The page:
- Gap analysis,
- health service,
- underserved populations
Purpose: To identify specific services and resources to best meet the needs of patients and providers of free medical and pharmacy clinics for underserved, underinsured and indigent patients.
Methods: Access to affordable medical care for the underserved, underinsured, and indigent populations has been a primary focus of controversy among medical professionals for years. Despite teams of healthcare professionals, organizations, and health departments implemented models to care for these populations, there are still limited resources available. A literature search in Pubmed, IPA, CINAHL and Cochrane identified a large gap evaluating a need assessment of free medical clinics. A prospective cross-sectional multi-state three-arm pilot study was conducted from October 2013 to August 2014. Nine clinics in the states of Ohio, Kentucky, and Indiana were selected based on interdisciplinary practice foci. Clinics were interviewed telephonically to establish interest in participation. The study had primary, secondary, and tertiary endpoints orderly. These endpoints evaluated the most desired services for each clinic, site perceptions, willingness to collaborate, and timeline for service implementation to enhance patient care. Visits were made to the clinics between April and May 2014. A questionnaire consisting of 12 items was created to assess the following areas: patient population, services for patients, patients and providers perspectives on needs, most needed resources, site willingness for collaboration and desired timeline for service implementation. Interviews were conducted according to the study timeline.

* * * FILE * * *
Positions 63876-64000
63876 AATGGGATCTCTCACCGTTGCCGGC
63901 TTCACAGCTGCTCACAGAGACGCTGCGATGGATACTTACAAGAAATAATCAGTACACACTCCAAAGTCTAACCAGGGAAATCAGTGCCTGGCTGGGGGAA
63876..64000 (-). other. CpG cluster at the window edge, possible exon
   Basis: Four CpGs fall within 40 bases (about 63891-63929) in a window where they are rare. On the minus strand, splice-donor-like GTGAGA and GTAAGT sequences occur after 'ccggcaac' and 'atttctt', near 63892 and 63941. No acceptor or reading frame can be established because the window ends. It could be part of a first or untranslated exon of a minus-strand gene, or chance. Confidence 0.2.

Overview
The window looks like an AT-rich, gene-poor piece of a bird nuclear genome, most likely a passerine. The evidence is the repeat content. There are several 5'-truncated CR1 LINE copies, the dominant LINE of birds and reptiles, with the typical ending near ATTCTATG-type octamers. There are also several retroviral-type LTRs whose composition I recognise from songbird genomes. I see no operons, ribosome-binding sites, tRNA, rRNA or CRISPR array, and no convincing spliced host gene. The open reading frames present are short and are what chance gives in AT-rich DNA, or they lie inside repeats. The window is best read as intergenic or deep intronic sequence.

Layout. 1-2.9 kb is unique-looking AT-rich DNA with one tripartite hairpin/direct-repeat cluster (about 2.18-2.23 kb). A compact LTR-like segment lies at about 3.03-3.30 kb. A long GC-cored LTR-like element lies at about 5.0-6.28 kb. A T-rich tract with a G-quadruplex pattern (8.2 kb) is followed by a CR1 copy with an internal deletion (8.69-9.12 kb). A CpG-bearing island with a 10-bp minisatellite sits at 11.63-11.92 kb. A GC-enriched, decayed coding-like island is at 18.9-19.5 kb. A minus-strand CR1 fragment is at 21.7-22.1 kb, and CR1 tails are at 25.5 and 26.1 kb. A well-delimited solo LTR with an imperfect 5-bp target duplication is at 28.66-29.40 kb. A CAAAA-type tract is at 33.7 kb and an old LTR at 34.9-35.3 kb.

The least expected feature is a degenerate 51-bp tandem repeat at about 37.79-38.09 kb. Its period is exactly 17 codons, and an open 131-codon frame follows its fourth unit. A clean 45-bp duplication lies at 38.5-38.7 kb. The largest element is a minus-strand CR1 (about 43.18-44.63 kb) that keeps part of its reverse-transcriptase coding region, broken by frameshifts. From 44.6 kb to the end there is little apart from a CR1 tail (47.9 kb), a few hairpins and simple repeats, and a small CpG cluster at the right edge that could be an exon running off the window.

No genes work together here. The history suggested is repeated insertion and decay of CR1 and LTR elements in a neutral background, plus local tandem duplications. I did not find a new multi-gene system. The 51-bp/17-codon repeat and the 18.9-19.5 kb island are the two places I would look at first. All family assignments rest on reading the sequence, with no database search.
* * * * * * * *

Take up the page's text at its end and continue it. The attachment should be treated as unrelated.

Results: IT personnel (55.6%) was identified as the most common need among the clinics followed by grant assistance (44.4%) as well as administrative personnel (44.4%). Forty four (44.4%) needed assistance with Grant writing and resources. Eight of the nine sites were willing to collaborate, and all sites desired implementation as soon as possible. Many of these needs overlapped between sites.
Conclusion: Evidently IT personnel was a paramount need. There was a strong desire to collaborate, and an urgent desired timeline implementation. Funding to support these efforts is integral for patient care. The results of this need assessment study will be used to fill the literature gap in this area and seek funding opportunities for the services.
Available at: http://works.bepress.com/miriam_ansong/8/